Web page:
The Federal Act of 4 October 1963 on Pipeline Systems for the Transport of Liquid or Gas Fuel (Rohrleitungsgesetz, or RLG, SR 746.1) makes little mention of network access, with only a very rudimentary provision on transport obligations. Article 13, para. 1 of the RLG stipulates that network operators must provide commercial transport services for outside parties, if technically feasible and economically justifiable, and in exchange for fair remuneration. Beyond that provision, the behaviour of the various market players is governed by general competition law, in particular the Federal Act on Cartels and other Restraints of Competition of 6 October 1995 (Cartel Act, CartA; 251).
In compliance with its statutory transport obligation, the gas industry on 1 October 2012 concluded an agreement governing network access with two associations of major industrial customers (IGEB and IG Erdgas). This agreement is referred to as the industry accord (Verbändevereinbarung). Among other provisions, the accord defines the private-law framework for network access. This includes a minimum reservation volume for transport capacity, 150 Nm3/h (reduced from 200 Nm3/h as of 1 October 2015), the condition that the gas in question be used primarily for the creation of process heat for industrial purposes, and the requirement that the customer provide the load measurement using remote data. Network access requests are handled by the Transmission Coordination Centre (KSDL), which also supervises the transport operations. Negotiations are currently underway for an overhaul of the industry accord with a view to introducing an entry-exit system in line with current European practices. The review should also establish a single balancing area covering all of Switzerland apart from the ‘network islands' (Tessin and Kreuzlingen).
The gas industry submitted the industry accord to the Competition Commission (ComCo) for preliminary consultation. While the ComCo in its final report of 16 December 2013 (see the Law and Policy on Competition publication no. 2014/1, pp 110 ff.) decided against initiating an investigation, it explicitly reserved the right to open an individual case in the event of an infringement of the Cartel Act. This creates a degree of legal uncertainty, particularly in view of the resulting threat of sanctions (see, for example, Article 49a of the Cartel Act). A more detailed legislative vehicle could remedy the situation.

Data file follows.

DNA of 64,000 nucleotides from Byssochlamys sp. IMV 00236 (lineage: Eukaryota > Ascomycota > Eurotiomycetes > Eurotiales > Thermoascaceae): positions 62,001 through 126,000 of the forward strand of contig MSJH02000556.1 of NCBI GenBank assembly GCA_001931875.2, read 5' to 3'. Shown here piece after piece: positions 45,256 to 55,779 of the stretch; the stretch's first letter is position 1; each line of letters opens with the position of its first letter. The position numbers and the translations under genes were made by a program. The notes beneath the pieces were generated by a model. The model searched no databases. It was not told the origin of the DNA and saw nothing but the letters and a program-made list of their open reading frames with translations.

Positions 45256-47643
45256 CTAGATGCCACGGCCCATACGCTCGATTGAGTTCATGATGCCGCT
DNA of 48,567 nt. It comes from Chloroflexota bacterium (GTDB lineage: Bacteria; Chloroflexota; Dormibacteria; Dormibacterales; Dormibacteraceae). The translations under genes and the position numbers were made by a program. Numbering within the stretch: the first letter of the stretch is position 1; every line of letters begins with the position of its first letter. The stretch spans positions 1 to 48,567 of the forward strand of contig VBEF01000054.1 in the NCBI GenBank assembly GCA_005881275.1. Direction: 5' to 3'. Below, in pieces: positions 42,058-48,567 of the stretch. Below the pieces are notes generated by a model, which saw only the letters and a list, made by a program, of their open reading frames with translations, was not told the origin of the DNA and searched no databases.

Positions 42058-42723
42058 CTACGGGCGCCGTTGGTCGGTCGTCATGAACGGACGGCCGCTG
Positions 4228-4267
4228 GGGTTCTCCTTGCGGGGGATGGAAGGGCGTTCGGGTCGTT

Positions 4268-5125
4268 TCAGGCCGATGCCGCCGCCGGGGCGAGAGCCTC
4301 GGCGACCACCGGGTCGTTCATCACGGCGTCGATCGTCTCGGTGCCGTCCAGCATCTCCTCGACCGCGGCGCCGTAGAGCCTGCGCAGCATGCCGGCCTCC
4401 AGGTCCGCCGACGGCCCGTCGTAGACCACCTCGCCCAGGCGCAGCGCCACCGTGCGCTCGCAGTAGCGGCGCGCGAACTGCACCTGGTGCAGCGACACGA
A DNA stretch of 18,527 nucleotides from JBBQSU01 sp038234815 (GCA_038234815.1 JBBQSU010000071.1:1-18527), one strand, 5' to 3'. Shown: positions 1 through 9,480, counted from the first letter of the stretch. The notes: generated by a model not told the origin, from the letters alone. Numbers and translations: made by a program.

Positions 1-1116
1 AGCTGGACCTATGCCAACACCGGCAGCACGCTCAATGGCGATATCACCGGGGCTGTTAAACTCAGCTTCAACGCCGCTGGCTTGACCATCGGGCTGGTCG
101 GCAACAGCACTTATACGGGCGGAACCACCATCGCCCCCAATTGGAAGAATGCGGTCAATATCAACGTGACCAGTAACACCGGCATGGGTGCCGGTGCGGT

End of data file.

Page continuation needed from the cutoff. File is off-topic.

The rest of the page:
In reply to a parliamentary question (No. 14.5054), the Federal Council in early 2014 stated that the opening of the gas market was being examined, and would be subject to a suitable legislative framework. The drafting of a gas supply act (Gasversorgungsgesetz, GasVG) was put on the Federal Council's legislative programme for 2015-2019. The Swiss Federal Office of Energy is already working on a draft bill.
The intention is to build on the legacy of the current industry accord and its subsequent updates, on the one hand; but also, on the other hand, to aim for maximum compliance with the applicable EU standards (Regulation No. 715/2009 and Directive 2009/73/EC) with the new bill. The work has been organised thematically as follows
- Balancing rules
- Network usage model
- Network pricing
- Security of supply
- Legal and regulatory matters (unbundling, network operators, regulator)
- Transversal issues (market opening, isolated regions, transparency)
For each thematic group, the intention is to identify the requirements for a framework to ensure a functioning gas market and a secure supply, supported by external studies where required, and to show whether and where legislation is required. These reports will serve as the foundation for the draft bill.